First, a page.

Thursday, March 18, 2004

Kosovo in flames

Many on both left and right see Kosovo as Clinton's "good little war," but once it was over, most people turned to other interests. Maybe this piece will wake people up, but perhaps not: this story makes it sound like the Serbs caused this attack. In other circles that's called "blaming the victim"; but apparently it's OK in some situations.

CNN says, "NATO is sending peacekeeping units from Bosnia to Kosovo, which is experiencing the worst spate of violence since the end of the ethnic war there five years ago." I don't know where CNN has been sleeping, but violence has been going on more or less unabated since the end of the war.

A 1999 report from Amnesty International says, "Murder, abductions, violent attacks, intimidation, and house burning are being perpetrated on a daily basis." The same article adds:
Amnesty International is also concerned that the UN mission and KFOR appear reluctant to take steps to bring to justice members of the Kosovo Liberation Army (KLA) and the Kosovo Protection Corps who commit human rights abuses such as unlawful detentions, beatings or evictions. At present there is no effective sanction for crimes committed in Kosovo.

Here's an Agence France Presse report about recent events in an online newspaper from Singapore. It's not so loaded toward the "both sides must end the violence" of U.S. media outlets. In the Washington Times, Kofi Annan is quoted as "called for an end to a new round of violence that has flared up in Kosovo between Albanians and Serbs." I don't like to overdo Holocaust similes, but that really is like someone in 1939 asking for "an end to the violence that flared up between the Nazis and the Jews."

Since 1999, the Albanian victors have evicted Serbs, Roma and moderate Albanians from the province. They made the Serbian language illegal; it is unsafe for a Serb to be seen on the street outside enclaves protected by outside military forces. Serbs have no access to jobs, hospitals or public schools or protection from the government from any depredation that might be visited upon them by their Al-Qaida-trained overlords. Further, the Albanians have been working to remove every vestige of a Kosovo's history and culture. Crucified Kosovo has "before" and "after" photos of 76 churches, along with the name of the country supposed to be protecting them. That's 76 churches in a province the size of Belgium.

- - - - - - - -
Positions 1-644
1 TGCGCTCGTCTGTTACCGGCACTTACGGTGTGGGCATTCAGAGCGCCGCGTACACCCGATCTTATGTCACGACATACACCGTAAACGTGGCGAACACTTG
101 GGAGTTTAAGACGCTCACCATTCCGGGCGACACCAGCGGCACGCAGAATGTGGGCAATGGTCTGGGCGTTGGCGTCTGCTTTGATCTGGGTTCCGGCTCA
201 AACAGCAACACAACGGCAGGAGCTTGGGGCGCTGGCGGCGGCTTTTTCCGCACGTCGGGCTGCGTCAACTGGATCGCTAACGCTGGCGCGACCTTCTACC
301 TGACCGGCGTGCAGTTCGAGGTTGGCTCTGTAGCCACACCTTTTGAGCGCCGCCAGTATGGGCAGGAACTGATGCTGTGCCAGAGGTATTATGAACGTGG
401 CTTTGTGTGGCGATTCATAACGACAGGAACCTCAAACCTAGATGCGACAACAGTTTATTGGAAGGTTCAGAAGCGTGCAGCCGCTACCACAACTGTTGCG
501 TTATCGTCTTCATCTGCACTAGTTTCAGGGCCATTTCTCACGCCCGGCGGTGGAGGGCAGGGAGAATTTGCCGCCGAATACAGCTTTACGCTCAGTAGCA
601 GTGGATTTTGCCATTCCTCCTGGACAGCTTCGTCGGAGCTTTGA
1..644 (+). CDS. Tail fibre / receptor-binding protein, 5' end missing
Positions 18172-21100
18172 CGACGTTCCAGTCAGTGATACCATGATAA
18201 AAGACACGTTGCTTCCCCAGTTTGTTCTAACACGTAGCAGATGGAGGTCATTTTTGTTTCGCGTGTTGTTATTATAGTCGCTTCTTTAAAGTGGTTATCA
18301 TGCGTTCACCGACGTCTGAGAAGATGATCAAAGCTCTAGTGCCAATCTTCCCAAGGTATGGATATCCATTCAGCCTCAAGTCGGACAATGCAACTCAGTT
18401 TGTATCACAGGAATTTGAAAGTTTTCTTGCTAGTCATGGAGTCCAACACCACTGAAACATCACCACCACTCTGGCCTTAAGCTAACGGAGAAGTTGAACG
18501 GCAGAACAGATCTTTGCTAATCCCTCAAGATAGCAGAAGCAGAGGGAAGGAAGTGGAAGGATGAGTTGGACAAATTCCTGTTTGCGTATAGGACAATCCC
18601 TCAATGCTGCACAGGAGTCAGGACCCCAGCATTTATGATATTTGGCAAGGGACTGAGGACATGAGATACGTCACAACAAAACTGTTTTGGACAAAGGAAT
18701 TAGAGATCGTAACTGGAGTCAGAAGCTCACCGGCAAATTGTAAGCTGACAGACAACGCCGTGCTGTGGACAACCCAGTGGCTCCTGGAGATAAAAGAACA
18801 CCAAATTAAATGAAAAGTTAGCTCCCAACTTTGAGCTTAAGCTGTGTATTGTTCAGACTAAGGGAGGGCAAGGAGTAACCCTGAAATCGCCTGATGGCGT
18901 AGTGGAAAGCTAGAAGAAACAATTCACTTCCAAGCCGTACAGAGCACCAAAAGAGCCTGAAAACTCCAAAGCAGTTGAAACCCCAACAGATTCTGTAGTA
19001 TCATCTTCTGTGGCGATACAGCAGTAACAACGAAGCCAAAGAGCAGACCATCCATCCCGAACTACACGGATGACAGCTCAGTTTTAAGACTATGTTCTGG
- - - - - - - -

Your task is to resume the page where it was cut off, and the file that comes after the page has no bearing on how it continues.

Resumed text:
In February, Bishop Artimije of Kosovo visited the United States in an effort to get national leaders to look at the problem. The Pittsburgh Post-Gazette covered a speech he made at a local parish. He said:
The Serbian government reports that since the war ended in June 1999 there have been about 6,500 attacks against civilians in Kosovo -- 200 of them against ethnic Albanians -- resulting in 1,200 Serbian and 110 Albanian deaths. Artemije's report to Washington says that progress in Kosovo cannot be solely measured by the safety of the Albanians.

"While it is true that many hospitals have been restored, Serbs cannot seek treatment in them; numerous roads have been paved but Serbs lack the freedom to travel on them; tens of thousands of homes have been renovated but only about 100 of them are owned by Serbs. After the war, all mosques were repaired and many new ones built while over 100 Serbian churches still lie in ruins and not one has been reconstructed," he wrote.

Bishop Artimije arranged refuge in monasteries for Albanian Muslims threatened by Serb extremists before the war began. One of those, the 14th-century Decani Monastery is now under attack.

UPDATE: Havdala at Doves and Pomegranates has more to add on the subject, including this link to the Diocese of Raska and Prizren for some graphic photos as well as a lot of links to information about this sparsely covered atrocity, committed under the watchful eye of U.S. and European troops.

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